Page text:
You know things are thick when Prezzo UK steps out in army fatigues in the dead of night and ventures to the other side of town. Even the names of those neighbourhoods imply their unique character: they are not simple names of spaces; they are associated with certain phenomena — Mukuru Kwa Rueben, Mukuru Kwa Njenga, Tassia Kwa Ndege…
Rueben and Njenga were the earliest settlers in those enclaves, and Tassia Kwa Ndege must have something to do with the Jomo Kenyatta International Airport in Embakasi. I’ll not attempt to explain what Gatina means — in any language — through Kangemi’s Gichagi, which is self-explanatory. The dwellers declare that location, which is part of the wealthy Westlands constituency, to be their ancestral land, even though their forebearers were prohibited from setting foot there when it was white man’s land.
Anyhow, those were the locations where Prezzo was spotted, in those army fatigues of his, accompanied by a real general, Maj-Gen Mohamed Badi and who, incidentally, rarely adorns army uniform since he retired from the force. He’s been steering the Nairobi Metropolitan Service since Mike Sonko was ousted as Nairobi governor.
For a moment, I missed the former governor, who also relished army fatigues, although his uniform of choice should have been those khaki shirts that are long enough to serve as shorts, somewhere in Shimo La Tewa Maximum Security prison, where he allegedly fled.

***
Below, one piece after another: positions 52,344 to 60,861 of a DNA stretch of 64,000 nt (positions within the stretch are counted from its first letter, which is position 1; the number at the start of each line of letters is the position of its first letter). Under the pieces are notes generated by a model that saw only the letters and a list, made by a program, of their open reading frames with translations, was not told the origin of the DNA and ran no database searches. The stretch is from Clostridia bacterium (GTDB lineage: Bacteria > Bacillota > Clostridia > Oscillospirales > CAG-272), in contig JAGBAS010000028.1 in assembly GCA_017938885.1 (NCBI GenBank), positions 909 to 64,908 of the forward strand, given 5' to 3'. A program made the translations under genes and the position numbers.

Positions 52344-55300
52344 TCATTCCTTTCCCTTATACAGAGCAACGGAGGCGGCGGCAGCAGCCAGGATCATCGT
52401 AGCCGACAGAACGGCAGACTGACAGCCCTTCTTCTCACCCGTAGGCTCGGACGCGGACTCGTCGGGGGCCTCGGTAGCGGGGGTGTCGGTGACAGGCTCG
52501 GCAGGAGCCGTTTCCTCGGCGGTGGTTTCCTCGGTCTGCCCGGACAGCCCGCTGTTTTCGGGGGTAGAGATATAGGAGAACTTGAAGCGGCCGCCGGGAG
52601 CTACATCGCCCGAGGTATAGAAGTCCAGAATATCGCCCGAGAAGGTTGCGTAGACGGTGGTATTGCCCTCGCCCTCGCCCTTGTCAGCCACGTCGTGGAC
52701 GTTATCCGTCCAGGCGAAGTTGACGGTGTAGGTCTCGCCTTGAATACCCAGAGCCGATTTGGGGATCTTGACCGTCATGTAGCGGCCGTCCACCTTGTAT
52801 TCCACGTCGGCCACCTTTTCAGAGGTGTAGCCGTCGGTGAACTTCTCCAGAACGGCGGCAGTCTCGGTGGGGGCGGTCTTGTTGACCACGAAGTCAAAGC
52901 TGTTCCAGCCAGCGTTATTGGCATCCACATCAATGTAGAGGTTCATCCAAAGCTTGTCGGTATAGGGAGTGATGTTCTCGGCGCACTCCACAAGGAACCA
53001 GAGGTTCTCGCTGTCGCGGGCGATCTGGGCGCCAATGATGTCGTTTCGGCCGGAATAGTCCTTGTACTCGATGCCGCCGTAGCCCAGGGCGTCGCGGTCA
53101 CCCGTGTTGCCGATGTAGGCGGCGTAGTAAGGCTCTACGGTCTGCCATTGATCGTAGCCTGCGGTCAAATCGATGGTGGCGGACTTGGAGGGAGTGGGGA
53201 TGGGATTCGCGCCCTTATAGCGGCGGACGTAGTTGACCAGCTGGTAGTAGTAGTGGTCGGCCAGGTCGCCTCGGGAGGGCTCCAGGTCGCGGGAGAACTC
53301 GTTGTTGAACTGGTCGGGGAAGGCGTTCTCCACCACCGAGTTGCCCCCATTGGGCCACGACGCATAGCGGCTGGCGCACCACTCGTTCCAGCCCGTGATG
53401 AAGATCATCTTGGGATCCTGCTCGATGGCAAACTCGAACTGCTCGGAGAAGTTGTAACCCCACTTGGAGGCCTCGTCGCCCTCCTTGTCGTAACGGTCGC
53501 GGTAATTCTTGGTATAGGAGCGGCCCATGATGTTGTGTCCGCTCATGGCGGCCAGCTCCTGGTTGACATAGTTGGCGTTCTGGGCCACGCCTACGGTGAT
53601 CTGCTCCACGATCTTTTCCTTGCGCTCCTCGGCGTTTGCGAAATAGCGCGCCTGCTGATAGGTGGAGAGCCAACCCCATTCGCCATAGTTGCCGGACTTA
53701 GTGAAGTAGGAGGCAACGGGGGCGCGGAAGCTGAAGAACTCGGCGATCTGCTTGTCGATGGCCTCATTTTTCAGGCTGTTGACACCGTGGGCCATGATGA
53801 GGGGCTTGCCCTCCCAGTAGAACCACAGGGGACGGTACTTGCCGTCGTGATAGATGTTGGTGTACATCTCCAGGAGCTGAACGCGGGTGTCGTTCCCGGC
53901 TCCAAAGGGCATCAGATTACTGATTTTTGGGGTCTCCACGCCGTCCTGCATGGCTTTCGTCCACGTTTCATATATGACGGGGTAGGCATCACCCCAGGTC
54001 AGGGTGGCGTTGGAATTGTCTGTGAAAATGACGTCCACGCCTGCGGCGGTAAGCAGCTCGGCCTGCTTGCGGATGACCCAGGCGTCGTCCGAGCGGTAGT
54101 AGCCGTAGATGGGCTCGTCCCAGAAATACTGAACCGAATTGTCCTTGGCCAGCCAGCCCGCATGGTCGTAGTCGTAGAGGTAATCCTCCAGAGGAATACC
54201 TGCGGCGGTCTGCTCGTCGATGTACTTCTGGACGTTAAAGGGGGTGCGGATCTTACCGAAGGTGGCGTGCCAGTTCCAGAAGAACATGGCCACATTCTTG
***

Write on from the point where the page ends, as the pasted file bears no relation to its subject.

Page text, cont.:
If Sonko was still in charge, I suspect the presidential night forays would have been turned into a carnival, replete with blasting entertainment from Sonko’s speaker-phones, adjusted to the highest volume for all to hear.
But since Badi is not Sonko, he did not display any of those antics like hitting grilled doors or the tarmac with his bare knuckles. Instead, Badi stayed in the shadows and let the Prezzo speak.
Even Prezzo did not have much to say, looking a little weary as he remarked, with refreshing honesty reminiscent of the French aristocrat Marie Antoinette, that he did not know a community of half a million people in Mukuru relied on a solo dispensary for all their health needs.
When a man is working day and night to serve his nation as the rest of us pull up the blankets to our chins to insulate ourselves against the July chill, it would seem inappropriate to ask Prezzo where he has been all these years, and why such a basic fact escaped his attention.
Still, I’ll not join the sceptics sneering that Prezzo’s night forays were not meant for the serious business of helping heal the nation, but were leisurely explorations of Nairobi by night, fist-bumping with late-night radio deejays and picking favourite songs for airplay.
Rather, I am curious to know if Prezzo has genuinely run out of time, with so much to do, and so little time left, and how we can relieve him to ensure he gets a good night’s sleep between now and next August.